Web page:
“These graduates, who have completed their training in the heart of the Cherokee Nation, embody the values of service, compassion and excellence that define both the Cherokee Nation and Oklahoma State University,” said OSU-CHS President Johnny Stephens. “Their journey has been one of dedication, perseverance, and cultural understanding. As they embark on their careers, they will carry with them the unique perspective and knowledge gained from this groundbreaking partnership.”

In August 2020, the inaugural class didn’t just make history by being the first students attending a tribally affiliated medical school, they also started classes in the middle of a global pandemic.

“The first semester of medical school is difficult. Compound the stress of moving, forming new relationships, learning a high volume of complex information during a global pandemic, and you begin to understand the challenges faced by the class of 2024,” said Dr. Natasha Bray, OSU-COM at the Cherokee Nation dean. “The class of 2024 demonstrated resilience and leadership. They developed deep friendships and a culture of support both in the learning environment and the community. They developed a deep, and I hope enduring, appreciation of the role of physician in service.”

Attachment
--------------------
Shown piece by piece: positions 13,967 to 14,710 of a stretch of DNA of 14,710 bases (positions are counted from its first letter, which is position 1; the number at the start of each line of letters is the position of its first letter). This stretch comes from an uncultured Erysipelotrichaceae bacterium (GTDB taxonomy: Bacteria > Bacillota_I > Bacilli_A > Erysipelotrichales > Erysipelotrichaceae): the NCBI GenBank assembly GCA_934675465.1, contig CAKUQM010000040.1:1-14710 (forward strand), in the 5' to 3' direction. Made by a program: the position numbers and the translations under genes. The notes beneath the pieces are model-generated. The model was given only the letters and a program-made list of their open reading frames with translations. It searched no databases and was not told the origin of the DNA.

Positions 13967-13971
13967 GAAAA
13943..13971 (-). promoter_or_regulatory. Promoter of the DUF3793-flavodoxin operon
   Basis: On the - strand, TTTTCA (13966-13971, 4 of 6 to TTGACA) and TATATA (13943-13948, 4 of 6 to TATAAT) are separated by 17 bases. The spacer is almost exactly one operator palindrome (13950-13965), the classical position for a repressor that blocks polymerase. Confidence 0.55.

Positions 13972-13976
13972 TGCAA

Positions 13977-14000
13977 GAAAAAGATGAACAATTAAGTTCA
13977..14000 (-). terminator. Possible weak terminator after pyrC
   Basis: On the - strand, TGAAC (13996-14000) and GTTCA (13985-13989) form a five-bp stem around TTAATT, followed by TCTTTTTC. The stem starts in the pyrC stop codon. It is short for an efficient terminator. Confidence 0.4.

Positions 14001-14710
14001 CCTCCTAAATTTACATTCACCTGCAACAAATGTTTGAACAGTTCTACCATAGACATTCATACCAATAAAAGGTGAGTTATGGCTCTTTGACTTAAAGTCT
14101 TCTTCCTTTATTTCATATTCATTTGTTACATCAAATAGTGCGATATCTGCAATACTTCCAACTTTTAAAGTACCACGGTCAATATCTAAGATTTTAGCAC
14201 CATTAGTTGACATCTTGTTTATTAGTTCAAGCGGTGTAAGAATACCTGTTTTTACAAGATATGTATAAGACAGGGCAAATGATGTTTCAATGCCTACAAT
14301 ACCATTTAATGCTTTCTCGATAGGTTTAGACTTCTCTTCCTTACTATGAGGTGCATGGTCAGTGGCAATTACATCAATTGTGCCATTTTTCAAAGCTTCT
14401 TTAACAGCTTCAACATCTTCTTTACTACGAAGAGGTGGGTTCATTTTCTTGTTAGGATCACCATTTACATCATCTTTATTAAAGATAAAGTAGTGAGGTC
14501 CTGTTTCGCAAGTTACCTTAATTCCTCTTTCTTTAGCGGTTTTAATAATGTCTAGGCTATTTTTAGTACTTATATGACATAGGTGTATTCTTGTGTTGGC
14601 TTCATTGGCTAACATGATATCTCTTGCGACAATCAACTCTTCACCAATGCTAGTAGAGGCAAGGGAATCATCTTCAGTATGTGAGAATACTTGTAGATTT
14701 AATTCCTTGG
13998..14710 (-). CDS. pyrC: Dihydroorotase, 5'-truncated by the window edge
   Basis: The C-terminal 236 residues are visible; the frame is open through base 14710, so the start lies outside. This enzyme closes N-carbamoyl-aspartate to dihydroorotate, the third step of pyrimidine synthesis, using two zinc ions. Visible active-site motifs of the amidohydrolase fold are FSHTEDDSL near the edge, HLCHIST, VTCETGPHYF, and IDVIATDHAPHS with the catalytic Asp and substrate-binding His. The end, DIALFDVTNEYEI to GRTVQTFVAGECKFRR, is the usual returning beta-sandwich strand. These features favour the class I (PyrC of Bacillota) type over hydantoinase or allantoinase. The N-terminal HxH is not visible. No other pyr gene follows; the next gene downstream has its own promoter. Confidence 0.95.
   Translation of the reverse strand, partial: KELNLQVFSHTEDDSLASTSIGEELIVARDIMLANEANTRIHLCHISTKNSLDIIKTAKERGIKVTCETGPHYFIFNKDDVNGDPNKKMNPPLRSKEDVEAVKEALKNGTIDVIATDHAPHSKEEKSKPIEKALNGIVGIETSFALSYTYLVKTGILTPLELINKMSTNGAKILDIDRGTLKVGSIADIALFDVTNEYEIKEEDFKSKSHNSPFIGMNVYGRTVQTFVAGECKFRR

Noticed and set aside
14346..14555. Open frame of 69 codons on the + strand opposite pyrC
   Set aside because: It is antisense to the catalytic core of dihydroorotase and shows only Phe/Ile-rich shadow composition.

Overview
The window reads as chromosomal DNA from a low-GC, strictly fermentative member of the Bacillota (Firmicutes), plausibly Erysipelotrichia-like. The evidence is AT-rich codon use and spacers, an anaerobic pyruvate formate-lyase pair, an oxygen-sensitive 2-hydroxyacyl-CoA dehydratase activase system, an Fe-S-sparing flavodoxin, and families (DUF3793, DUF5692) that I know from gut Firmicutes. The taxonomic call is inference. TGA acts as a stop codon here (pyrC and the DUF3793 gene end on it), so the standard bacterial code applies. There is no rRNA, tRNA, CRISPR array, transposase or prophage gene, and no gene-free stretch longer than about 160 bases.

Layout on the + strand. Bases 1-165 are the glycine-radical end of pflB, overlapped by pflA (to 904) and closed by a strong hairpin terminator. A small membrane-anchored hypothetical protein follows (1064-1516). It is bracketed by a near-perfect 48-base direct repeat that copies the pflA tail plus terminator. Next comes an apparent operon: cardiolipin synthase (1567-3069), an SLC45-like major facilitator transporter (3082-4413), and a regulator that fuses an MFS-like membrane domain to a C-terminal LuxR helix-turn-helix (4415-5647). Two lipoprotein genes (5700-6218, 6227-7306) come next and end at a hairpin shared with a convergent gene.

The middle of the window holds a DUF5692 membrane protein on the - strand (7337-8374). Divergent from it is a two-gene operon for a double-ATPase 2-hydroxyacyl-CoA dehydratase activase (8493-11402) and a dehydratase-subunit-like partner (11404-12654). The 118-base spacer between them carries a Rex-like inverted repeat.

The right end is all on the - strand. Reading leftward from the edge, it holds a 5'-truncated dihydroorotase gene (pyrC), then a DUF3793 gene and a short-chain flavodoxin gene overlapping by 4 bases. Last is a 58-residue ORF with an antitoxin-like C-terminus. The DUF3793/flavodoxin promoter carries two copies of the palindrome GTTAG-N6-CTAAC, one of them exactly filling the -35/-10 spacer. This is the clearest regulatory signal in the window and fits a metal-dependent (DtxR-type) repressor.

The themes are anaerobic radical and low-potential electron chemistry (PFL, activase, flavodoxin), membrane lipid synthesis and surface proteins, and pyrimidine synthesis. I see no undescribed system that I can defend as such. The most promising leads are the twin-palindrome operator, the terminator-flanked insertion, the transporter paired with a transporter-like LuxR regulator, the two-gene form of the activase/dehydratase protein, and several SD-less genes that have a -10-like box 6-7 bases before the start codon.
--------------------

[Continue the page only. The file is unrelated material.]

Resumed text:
Ashton Glover-Gatewood, an enrolled member of the Choctaw Nation and descendent of the Chickasaw and Cherokee Nations of Oklahoma, was working as a nurse and health care administrator at the Oklahoma City Indian Clinic when she applied to be part of the first class of medical students on the new Tahlequah campus.

“We’ve been through a lot as a class. I think we had a unique set of challenges, but we really grew together; we uplifted each other, and we helped each other,” Gatewood said. “I also feel a responsibility to represent my tribe. I hope that my story can inspire others to continue pursuing their dreams, especially Native students and women who may not have many mentors in their communities.”

For more information please contact Communications Coordinator Sara Plummer at sara.plummer@okstate.edu or call 918-561-1282.

About Oklahoma State University Center for Health Sciences

Oklahoma State University Center for Health Sciences is a nationally recognized academic health center focused on teaching, research and patient care through its OSU Medicine clinics located throughout the Tulsa metro area. OSU Center for Health Sciences offers graduate and professional degrees through the College of Osteopathic Medicine, OSU-COM at the Cherokee Nation in Tahlequah, the School of Allied Health, the School of Health Care Administration, the School of Biomedical Sciences, the School of Forensic Sciences, and the Physician Assistant program. OSU Medicine operates a network of clinics offering a multitude of specialty services including addiction medicine, cardiology, family medicine, internal medicine, pediatrics, psychiatry and women’s health. Learn more at medicine.okstate.edu.


STORY TAGS: Photo/Multimedia, Product/Service, Event, Education, Health, Other Health, General Health, Other Education, Continuing, University, United States, North America, Oklahoma,